Writing for a three-judge panel, Judge Jennifer Nashold pointed out that Marks hadn’t argued that the video was inaccurate. Rather, he argued that the process used to create the video rendered it in admissible.
The amended video was “free from … visual and audio distortion” because it contained “clear and continuous sound,” Judge Nashold wrote.
Judge Nashold noted that it was true that the original audio had been stripped from the video and replaced with the audio recorded by Moyer.
“But we do not view Wis. Section 908.08(3)(b) as prohibiting the type of non-substantive modification—i.e, an alteration or excision that restores sound quality so as to more precisely capture the content of the interview,” Nashold wrote.
“Such alteration or excision creates or enhances (as opposed to obscures) the accuracy of the recording and thus is consistent with the purpose and the intent of the statute.”
Child Understood True and False
Judge Nashold acknowledged that R’s answers to certain questions posed by Moyer during the interview didn’t reflect the child’s understanding that it was important to tell the truth and that false statements were punishable.
But other parts of the interview showed that R did understand those concepts, Judge Nashold explained.
For instance, R said that a lie gets one in trouble while telling the truth does not. Additionally, R answered in the affirmative when asked whether it was “important to tell true things and things that actually happened” and “Do you promise to only talk about things that have actually happened?”
And while R appeared confused or unresponsive at times during the interview, “[w]hether a recording complies with Wis. Stat. section 908.08(3)(c) does not involve a rigid determination as to whether the child correctly answered every question,” Judge Nashold wrote.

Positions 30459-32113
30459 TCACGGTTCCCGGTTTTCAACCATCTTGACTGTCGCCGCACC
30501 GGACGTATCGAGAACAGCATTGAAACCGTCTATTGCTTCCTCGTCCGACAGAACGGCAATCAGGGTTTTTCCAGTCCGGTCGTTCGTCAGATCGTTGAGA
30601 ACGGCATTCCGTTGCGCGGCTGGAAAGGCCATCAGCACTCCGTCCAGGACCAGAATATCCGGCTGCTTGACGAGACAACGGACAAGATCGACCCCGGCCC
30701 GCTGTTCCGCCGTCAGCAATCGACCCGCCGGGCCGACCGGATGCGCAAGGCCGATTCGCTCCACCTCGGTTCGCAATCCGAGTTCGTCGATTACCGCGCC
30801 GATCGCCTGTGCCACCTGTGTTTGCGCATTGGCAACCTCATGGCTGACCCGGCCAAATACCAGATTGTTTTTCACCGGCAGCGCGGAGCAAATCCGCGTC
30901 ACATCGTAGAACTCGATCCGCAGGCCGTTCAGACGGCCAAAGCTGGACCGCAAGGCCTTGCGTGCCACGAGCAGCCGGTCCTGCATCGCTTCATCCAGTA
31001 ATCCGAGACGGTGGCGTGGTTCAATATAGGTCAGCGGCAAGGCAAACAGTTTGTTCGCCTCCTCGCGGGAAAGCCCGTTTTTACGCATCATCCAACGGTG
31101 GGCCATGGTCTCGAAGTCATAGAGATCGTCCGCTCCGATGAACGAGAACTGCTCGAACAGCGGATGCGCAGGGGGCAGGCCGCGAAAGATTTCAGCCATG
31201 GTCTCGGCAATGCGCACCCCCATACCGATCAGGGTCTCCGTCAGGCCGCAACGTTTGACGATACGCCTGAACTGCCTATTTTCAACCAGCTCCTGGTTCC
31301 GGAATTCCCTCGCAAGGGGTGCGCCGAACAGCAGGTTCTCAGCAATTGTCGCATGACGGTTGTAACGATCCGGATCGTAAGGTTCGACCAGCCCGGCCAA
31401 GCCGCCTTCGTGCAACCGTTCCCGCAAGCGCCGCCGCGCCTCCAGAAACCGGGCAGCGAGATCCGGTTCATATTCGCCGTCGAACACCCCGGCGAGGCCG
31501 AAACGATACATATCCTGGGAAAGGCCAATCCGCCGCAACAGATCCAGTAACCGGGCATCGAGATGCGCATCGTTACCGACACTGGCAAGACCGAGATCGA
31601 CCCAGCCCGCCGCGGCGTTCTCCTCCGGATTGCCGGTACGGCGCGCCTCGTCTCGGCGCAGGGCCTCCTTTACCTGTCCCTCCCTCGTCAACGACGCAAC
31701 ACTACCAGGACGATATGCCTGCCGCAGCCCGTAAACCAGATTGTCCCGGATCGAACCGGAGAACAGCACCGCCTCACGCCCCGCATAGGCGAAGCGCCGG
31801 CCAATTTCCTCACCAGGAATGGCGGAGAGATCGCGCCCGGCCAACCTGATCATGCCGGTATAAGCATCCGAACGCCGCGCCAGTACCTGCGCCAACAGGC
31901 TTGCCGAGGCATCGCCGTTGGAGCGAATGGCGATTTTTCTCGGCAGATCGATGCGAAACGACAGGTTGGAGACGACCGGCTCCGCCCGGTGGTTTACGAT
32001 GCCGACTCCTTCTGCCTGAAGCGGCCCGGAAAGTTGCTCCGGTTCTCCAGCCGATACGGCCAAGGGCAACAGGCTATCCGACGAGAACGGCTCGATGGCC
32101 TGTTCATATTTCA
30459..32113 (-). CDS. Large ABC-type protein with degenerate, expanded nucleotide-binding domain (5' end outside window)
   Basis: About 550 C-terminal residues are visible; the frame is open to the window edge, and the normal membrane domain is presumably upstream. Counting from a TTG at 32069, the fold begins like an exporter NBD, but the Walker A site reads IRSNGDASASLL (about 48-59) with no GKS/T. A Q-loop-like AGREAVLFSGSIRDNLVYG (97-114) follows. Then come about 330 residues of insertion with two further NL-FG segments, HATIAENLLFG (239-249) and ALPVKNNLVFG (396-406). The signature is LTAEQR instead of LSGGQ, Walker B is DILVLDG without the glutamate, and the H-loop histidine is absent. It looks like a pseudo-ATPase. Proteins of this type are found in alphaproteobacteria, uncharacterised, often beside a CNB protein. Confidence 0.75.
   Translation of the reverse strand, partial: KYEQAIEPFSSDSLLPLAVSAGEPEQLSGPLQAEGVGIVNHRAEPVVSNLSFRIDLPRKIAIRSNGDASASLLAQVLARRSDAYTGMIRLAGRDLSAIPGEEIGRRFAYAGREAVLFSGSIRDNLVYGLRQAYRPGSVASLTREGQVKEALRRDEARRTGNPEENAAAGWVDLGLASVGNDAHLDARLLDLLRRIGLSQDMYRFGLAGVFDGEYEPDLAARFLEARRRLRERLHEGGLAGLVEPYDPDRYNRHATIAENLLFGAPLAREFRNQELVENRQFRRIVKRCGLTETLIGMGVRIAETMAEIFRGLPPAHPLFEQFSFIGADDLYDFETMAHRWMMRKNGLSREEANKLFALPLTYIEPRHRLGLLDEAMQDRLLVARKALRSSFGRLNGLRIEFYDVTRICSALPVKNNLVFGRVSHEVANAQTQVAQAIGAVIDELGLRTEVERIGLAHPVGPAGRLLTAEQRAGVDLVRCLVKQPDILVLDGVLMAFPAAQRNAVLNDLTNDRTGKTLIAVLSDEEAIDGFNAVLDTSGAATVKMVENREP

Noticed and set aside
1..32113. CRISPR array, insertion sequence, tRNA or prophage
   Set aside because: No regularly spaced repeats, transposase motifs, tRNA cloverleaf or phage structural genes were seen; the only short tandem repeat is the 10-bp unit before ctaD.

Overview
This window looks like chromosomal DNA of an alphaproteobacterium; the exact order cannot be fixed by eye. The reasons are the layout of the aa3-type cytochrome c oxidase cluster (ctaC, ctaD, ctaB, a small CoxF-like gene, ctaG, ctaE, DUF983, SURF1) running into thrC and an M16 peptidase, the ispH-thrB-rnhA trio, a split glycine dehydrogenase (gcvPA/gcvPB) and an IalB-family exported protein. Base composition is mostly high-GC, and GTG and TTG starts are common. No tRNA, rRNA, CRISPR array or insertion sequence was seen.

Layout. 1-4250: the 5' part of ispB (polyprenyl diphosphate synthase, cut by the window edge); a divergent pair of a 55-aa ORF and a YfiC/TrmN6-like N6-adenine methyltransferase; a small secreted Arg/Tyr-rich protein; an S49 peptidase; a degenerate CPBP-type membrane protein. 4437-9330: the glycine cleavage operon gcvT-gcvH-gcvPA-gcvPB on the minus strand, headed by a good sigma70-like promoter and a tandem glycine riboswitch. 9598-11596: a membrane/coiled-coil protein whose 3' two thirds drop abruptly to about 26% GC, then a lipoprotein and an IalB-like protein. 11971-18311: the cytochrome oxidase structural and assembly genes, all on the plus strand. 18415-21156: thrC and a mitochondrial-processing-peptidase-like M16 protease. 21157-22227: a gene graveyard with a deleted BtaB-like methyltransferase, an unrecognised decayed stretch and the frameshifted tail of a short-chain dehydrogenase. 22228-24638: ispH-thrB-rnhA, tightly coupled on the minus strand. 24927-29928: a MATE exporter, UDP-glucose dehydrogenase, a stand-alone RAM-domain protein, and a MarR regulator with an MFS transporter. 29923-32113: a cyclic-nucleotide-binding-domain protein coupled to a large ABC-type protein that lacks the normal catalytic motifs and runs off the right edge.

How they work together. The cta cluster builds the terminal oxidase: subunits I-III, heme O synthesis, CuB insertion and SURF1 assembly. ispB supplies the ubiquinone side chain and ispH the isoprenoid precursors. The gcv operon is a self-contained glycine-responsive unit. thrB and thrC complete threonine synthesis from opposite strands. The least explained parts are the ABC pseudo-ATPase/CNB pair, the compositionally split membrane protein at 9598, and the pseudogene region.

“Rather we must examine the child’s statement in its entirety,” Nashold wrote. “Here, we independently conclude that [R’s] statement was made upon an understanding of the consequences of false statements and the importance of telling the truth.”
‘Scattered and Haphazard Criticisms’
Judge Nashold wrote that Mark’s argument with regard to the indicia of trustworthiness of R’s statement in the video amounted to only “scattered and haphazard criticisms that do not lead to the conclusion that Moyer’s manner of interview caused, or was likely to cause, [R] to give false or untrustworthy responses to Moyer’s questions.”
And despite Mark’s argument that Moyer was biased, the court of appeals agreed with the circuit court’s statement that R didn’t appear to have been coached.
Furthermore, Judge Nashold pointed out, R said some good things about Marks during the interview, which meant R likely didn’t have an ulterior motive for alleging sexual contact.
Additionally, Nashold wrote, the interview came close in time to the date of the alleged crimes, “which lessens the likelihood that she would have forgotten the events described.”
Regarding Mark’s ineffective assistance of counsel argument, Judge Nashold explained that he failed show that his lawyer’s performance was prejudicial.